Some food for thought; he couldn’t keep the problem (valgus knee) in check for six minutes. Imagine what happens during a 2-hour basketball practice. This student was ultimately referred for an FMS.

Another example is of a one-on-one client. He had zero ability to hold a barbell or dumbbell on his shoulders without his elbows flaring out to the side. This immediately told me he was seriously lacking external rotation while his shoulders were in flexion. Pressing overhead or combined movements like thrusters were not an option in the metabolic conditioning portion of our workouts.

We still could get a great metabolic stimulus by working around his flaw: Implementing exercises he does well, like squats, push-ups, and swings got us to his fat loss goal, and it did so without him risking injury. Because he is a “desk jockey” it wasn’t “required” that we take the time to restore mobility to his shoulders. He was overweight with poor cholesterol readings so it was more important to address those issues than to improve his ability to reach overhead.

How Erik bridges this gap:

Grading movement helps guide my decision to alter a workout or adjust the range of motion. This is the basic idea – all strength work and skill work should score in the “A” range. Fatigue is not an issue and improving skills is the main goal. To get stronger, “A” level movement is required! However, when transitioning into metabolic conditioning work, I will allow my clients to sacrifice a perfect grade for the sake of metabolic stimulus. I will only sacrifice one letter grade though. If someone is performing a movement in the “B” range, that is acceptable. Now, determining grade levels is up to you. My standards might not be the same as another S&C Coach, but having consistent standards in place allows for a focus on movement quality and safe metabolic improvements.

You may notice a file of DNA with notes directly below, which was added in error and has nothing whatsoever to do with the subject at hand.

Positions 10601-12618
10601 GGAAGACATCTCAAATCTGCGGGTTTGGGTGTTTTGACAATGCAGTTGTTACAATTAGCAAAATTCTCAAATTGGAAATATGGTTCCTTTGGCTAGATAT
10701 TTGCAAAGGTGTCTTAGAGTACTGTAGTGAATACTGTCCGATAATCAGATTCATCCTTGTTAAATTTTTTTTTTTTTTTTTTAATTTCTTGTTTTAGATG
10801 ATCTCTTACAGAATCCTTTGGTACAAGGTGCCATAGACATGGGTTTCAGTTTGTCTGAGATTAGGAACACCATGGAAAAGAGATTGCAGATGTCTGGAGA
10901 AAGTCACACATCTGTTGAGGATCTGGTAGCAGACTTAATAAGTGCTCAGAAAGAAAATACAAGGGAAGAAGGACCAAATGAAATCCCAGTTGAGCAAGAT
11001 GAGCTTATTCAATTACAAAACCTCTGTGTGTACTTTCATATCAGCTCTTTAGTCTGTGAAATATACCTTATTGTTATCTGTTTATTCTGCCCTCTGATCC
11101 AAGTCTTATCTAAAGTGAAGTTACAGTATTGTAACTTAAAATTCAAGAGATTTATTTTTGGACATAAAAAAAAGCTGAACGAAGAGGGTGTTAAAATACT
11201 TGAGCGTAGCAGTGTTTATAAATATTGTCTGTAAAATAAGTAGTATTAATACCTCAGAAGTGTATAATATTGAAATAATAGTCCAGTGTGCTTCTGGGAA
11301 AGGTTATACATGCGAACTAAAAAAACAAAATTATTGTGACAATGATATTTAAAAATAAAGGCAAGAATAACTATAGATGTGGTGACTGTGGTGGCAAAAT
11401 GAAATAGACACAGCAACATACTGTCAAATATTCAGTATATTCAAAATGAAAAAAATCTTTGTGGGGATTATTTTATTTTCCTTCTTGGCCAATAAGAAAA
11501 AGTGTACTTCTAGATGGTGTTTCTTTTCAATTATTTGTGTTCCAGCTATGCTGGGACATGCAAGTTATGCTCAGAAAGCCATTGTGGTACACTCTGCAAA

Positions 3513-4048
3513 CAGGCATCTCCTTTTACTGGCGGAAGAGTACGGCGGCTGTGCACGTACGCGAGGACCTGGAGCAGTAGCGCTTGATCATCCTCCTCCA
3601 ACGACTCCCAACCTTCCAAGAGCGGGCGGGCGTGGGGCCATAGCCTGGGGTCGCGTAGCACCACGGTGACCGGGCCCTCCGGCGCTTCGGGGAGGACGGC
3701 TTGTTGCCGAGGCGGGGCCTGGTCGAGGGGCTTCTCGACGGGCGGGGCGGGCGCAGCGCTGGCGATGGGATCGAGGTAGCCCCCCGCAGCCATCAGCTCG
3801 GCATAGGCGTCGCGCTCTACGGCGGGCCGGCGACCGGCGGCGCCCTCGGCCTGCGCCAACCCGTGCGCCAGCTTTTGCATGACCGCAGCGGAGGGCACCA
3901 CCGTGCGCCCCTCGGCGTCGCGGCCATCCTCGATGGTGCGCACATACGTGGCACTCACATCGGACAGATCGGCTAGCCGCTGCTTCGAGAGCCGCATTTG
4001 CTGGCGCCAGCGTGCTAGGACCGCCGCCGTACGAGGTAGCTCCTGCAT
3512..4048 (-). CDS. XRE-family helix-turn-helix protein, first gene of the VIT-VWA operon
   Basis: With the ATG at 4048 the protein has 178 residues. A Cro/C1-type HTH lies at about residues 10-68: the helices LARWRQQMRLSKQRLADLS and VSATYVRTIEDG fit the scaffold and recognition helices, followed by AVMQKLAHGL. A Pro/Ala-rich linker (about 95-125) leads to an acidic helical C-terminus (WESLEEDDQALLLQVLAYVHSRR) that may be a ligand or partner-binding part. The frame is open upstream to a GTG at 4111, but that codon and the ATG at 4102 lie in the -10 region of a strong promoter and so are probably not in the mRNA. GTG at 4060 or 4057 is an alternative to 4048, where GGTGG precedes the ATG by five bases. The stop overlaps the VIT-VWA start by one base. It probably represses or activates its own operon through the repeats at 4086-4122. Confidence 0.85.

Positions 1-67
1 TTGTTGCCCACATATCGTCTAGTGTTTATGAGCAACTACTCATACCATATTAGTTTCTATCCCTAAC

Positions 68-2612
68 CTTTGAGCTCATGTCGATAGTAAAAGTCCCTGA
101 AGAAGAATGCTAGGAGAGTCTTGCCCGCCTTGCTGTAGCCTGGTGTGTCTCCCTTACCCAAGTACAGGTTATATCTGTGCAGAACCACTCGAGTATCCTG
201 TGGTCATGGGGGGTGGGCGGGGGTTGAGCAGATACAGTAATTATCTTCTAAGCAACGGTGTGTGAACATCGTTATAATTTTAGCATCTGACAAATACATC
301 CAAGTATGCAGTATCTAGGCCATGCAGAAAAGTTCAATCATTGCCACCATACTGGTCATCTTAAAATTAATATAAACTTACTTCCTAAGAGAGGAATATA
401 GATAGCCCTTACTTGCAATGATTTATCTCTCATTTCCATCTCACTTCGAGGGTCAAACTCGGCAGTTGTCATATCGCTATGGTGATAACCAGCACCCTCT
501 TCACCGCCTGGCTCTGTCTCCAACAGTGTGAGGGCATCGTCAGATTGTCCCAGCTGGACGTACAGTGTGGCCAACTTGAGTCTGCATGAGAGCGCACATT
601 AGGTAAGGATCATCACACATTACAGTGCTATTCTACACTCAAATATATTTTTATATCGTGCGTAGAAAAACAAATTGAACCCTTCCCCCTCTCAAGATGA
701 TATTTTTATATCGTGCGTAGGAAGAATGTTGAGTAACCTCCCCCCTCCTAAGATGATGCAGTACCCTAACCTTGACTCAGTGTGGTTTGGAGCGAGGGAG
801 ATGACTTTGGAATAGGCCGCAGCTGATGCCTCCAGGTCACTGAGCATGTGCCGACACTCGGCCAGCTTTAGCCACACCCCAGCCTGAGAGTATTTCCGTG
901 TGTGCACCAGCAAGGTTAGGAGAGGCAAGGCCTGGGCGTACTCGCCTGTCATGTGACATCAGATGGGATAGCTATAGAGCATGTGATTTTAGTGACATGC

Joe’s Approach:

I’ll be honest with you here and admit that at some point in my career I’ve taken each of the approaches mentioned earlier in this article. However, over the years my though process and as a result my approach to MC has changed dramatically. I place movement quality at a premium… I’ve become one of those “FMS guys”. However, I also value the impact of metabolic conditioning.


How Joe bridges this gap:

I use Functional Movement Screen ® (FMS) results as my guide to qualify and disqualify clients from performing particular movements in metabolic conditioning sessions. In fact, if a client’s movement quality is poor from a global perspective (they score a 10 or lower) I will keep metabolic conditioning or even circuit training to a minimum until movement improves to an acceptable level. FYI: on the FMS scale a 14 represents “adequate” movement quality with no increased risk of suffering a non-contact injury.

For example:

A poor score active straight leg raise (think posterior chain limitations and/or core dysfunction) tells me the client is disqualified from the following exercises:

  1. Kettlebell swings
  2. Deadlifts
  3. Lower body plyometrics
  4. Squats

A poor score on the shoulder mobility screen tells me the client is disqualified from the following exercises:

  1. Overhead press
  2. “Advanced” push ups
  3. Pull ups
  4. Heavy rows
  5. Kettlebell swings

It is important to recognize that most people have strengths and weaknesses as it relates to their movement quality. Therefore, if a client scores poorly on their shoulder mobility screen, but performs well elsewhere I can aggressively program (i.e. program MC) as long as I stay away from the list of items above.

Here’s a sample MC program for a client with poor shoulder mobility and good movement quality in all other patterns:

  1. Squat jump Interval
  2. Deadlifts Interval
  3. Traditional Push Up Interval
  4. Battling Rope Interval


Assuming the work to rest ratios and weight loads are appropriate for the client this program is clearly advanced, would provide an adequate stimulus to produce a metabolic training effect, yet is still safe for a client with poor shoulder mobility.

Notice both the “coach’s eye” and “FMS” approach are simply different paths leading to the same destination. Both evaluate the quality of movement patterns and use this information to qualify or disqualify particular movements in MC. The take home point is that its critical to develop a system for evaluating movement that can be consistently implemented and serves as a means to guide your programming. Just think of this as installing checks and balances into your programming. Without such a system, programming for MC becomes challenging for you and dangerous for your client.

Interested in learning more about Metabolic Conditioning? Our next seminar is Saturday, 10/22/16 in NYC. Only $225 with coupon code METABOLIC until 9/22/16. Learn More